CultureMap Austin -- There was a time when I didn't feel the least bit sorry for Texas A&M quarterback Johnny Manziel, the 20-year-old phenom who became the first freshman in history to win the Heisman Trophy. Woe was not Johnny, despite his belly aching over media coverage of his own making.
But there's a difference in riding the train and driving the bus, and the latest round of media coverage has crossed the line.
An elaborately detailed and expertly sourced article on Deadspin takes readers down the Manziel family line, all the way back to 1883 in Syria. As convoluted and corrupt as the Manziel family tree seems to have been more than 100 years ago, it's entirely unfair to pin that on Johnny, who wasn't even born when the vast majority of his ancestors' alleged corruption occurred.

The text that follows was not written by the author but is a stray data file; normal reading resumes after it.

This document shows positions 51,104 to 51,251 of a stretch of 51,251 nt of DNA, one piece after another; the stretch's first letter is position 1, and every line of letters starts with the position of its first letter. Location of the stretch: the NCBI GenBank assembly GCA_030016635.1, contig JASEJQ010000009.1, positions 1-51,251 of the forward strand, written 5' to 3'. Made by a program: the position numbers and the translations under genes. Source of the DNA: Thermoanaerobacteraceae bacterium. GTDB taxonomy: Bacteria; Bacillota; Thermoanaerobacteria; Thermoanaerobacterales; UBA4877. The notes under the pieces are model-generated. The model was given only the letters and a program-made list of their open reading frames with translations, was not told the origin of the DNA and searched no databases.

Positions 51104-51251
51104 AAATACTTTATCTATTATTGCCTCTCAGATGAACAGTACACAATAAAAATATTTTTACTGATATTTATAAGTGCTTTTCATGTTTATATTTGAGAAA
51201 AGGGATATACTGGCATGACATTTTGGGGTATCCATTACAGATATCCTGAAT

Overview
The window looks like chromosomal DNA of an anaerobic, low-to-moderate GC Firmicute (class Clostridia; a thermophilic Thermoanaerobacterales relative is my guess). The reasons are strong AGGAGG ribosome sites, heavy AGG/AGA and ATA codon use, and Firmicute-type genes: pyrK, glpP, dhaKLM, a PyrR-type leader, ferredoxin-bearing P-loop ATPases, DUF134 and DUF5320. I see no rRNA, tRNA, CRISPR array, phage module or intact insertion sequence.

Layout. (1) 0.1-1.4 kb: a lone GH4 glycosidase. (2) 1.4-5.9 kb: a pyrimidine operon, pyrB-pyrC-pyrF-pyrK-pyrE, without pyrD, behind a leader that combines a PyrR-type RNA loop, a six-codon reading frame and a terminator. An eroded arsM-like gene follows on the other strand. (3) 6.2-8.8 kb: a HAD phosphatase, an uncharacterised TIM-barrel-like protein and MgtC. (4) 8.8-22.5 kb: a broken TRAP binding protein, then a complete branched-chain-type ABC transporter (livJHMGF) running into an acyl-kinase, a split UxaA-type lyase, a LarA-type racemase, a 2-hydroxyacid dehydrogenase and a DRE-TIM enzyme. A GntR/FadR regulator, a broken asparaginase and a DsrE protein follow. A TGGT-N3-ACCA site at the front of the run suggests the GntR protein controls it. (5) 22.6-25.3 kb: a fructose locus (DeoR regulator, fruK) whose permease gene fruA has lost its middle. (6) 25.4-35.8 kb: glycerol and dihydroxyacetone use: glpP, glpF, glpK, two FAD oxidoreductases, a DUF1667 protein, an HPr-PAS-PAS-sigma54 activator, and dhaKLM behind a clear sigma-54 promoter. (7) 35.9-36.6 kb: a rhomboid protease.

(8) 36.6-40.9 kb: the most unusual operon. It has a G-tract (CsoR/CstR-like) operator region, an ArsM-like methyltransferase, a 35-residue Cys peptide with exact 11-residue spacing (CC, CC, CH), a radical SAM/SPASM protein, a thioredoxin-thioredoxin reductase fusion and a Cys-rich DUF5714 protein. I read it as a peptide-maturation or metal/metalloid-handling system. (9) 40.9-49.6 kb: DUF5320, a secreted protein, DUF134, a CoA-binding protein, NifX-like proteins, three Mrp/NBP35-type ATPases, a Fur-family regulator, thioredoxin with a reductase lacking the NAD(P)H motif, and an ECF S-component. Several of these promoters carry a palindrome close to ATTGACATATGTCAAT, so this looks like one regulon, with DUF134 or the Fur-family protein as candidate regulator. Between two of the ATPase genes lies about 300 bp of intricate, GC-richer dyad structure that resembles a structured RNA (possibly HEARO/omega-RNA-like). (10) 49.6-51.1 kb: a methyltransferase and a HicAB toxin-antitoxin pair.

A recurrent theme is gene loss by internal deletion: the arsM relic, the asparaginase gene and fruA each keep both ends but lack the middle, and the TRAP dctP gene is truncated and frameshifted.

You can't pick your family, and Johnny Football didn't ask to be related to oil wildcatters, cock fighters and cocaine-traffickers. If you'd like to judge him based on that activity, I'd invite you to do a little digging into your own family history. Sure, your great-great grandfather may not have cozied up to Jack Dempsey in a string of questionable business deals. But odds are there'd be a few surprises.
Meanwhile, on the other side of the spectrum sits Texas Monthly, which has dedicated its September cover to a Superman version of Johnny Football. There's certainly room for Lone Star State bravado when it comes to pigskin, but it hardly seems appropriate to put the kid on an even greater pedestal just days after serious NCAA violation allegations.